St. Ambrose cannot be counted among the founders of religious orders, although, like the great Doctors of the Church, he took a deep interest in the monastic life, and closely watched its beginnings in his diocese. He himself made provision for the wants of the monks who lived in a monastery outside the walls of the episcopal city under the guidance of one of his priests, as St. Augustine tells us in his "Confessions." Not all these monks, however, were actually a cause of pleasure to him; Sarmatian and Barbatian, indeed, who belonged to their community, gave him great anxiety by their evil conduct and their errors. Virginity, moreover, was but little in honour among the women of Milan at the time that St. Ambrose was called to rule the Church there, but his exhortations so overcame this indifference that the Milanese virgins, now grown to be numerous and fervent, formed the favourite portion of his flock, and widows strove to equal them in piety. Many of these holy women limited themselves to the obligations imposed by a chaste life, and shared the lives of their families in all other ways; others, however, withdrew altogether from their families and from the world, to live under the guidance of a superior a life of poverty and mortification filled with the praises of God, with meditation on the Holy Scripture and the exercise of various works of Christian charity. It was to one of such associations of virgins who took the instructions of the holy Bishop as their rule of life that St. Marcellina, the sister of St. Ambrose belonged. These teachings have been summed up in certain treatises of his which have come down to us, namely, in his three books "De virginibus," his one book "De viduis," and those "De virginitate," "De institutione virginis," "De exhortatione virginitatis," and "De lapsu virginis consecratae" (P.L., XVI, 187-389). St. Ambrose is, in fact, the one Father who has written most concerning virginity. His writings, and the example of what was taking place at Milan, did much to foster vocations to virginity and the formation of those communities which were later to grow into monasteries of women. The whole movement, indeed, is one of the most remarkable in the Christian life of the second half of the fourth century. These holy women, while waiting to have rules for the religious life specially written for them, contented themselves with the Bible , with certain treatises of the Fathers concerning their state, and certain traditions concerning the practical ordering of their lives. Some of these rules unquestionably dated back to the holy Doctors who had presided over the formation of the earliest communities, so that it becomes easy to understand the influence which St. Ambrose exercised over the beginnings of the religious life among women.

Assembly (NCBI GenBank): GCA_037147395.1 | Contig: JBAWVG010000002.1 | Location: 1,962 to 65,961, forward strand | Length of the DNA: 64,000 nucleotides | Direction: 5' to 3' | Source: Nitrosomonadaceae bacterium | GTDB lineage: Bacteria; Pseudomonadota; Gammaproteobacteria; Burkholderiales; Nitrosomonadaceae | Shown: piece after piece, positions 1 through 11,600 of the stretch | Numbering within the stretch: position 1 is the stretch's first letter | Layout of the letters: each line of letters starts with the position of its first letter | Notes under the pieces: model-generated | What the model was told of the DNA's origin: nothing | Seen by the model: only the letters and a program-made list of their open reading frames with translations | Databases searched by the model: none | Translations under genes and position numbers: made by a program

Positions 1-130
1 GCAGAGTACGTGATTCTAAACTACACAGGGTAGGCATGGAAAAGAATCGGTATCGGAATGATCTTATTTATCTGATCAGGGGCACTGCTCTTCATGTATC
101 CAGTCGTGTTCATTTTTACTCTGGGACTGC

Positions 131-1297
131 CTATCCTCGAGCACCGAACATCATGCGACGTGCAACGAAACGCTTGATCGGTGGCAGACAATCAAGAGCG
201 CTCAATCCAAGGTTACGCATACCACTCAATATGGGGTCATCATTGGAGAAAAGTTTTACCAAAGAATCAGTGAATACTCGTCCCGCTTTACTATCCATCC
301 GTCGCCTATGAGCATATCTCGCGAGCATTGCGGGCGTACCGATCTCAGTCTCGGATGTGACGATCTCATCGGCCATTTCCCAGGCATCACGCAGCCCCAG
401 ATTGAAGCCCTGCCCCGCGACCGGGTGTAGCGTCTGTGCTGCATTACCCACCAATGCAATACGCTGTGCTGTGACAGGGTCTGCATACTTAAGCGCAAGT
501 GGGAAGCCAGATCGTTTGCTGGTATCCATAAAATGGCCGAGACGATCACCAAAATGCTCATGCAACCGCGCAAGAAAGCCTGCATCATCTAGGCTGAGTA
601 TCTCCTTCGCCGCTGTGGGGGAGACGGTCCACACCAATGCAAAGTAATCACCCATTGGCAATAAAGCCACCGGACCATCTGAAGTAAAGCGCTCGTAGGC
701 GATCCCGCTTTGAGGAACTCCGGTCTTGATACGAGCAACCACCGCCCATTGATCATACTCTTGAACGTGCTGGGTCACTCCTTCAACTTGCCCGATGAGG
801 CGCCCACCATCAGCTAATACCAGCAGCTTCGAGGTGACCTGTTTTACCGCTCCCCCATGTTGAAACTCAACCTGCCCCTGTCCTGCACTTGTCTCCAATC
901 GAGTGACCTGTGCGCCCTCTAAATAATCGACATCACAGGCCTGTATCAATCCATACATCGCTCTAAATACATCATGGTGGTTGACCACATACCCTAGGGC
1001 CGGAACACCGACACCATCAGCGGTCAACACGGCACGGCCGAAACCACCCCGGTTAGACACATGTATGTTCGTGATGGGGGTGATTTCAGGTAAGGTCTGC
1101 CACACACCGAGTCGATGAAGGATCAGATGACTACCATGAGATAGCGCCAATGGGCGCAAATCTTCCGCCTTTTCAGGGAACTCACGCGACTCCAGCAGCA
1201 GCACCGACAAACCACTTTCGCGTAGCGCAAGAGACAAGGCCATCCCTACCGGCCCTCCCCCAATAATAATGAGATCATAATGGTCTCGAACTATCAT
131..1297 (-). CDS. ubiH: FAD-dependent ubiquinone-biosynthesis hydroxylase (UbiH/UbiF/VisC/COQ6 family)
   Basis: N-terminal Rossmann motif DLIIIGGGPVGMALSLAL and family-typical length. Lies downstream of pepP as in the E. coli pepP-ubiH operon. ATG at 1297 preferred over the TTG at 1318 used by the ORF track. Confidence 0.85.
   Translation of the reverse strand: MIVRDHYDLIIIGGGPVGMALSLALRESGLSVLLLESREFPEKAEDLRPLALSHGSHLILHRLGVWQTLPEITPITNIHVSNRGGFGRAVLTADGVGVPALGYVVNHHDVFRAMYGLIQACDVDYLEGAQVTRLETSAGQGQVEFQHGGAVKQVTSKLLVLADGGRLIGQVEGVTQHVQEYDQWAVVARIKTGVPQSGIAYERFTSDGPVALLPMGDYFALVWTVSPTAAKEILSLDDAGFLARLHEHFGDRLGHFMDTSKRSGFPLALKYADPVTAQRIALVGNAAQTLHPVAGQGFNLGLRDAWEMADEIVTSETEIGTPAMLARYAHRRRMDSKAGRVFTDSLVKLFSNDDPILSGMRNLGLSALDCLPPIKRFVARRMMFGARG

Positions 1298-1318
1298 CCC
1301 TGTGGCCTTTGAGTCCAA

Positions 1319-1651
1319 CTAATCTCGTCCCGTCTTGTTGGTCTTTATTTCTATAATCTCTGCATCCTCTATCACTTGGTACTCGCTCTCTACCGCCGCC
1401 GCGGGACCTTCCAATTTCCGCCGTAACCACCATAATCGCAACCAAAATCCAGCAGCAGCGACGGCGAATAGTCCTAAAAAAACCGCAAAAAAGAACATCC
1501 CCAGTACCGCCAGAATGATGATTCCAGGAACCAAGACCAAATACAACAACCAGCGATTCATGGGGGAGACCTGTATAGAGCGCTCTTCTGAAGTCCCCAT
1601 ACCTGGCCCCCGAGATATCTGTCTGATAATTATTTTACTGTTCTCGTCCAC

The Order of St. Ambrose was the name of two religious congregations, one of men and one of women, founded in the neighbourhood of Milan during the fourteenth and fifteenth centuries, under the patronage and invocation of St. Ambrose .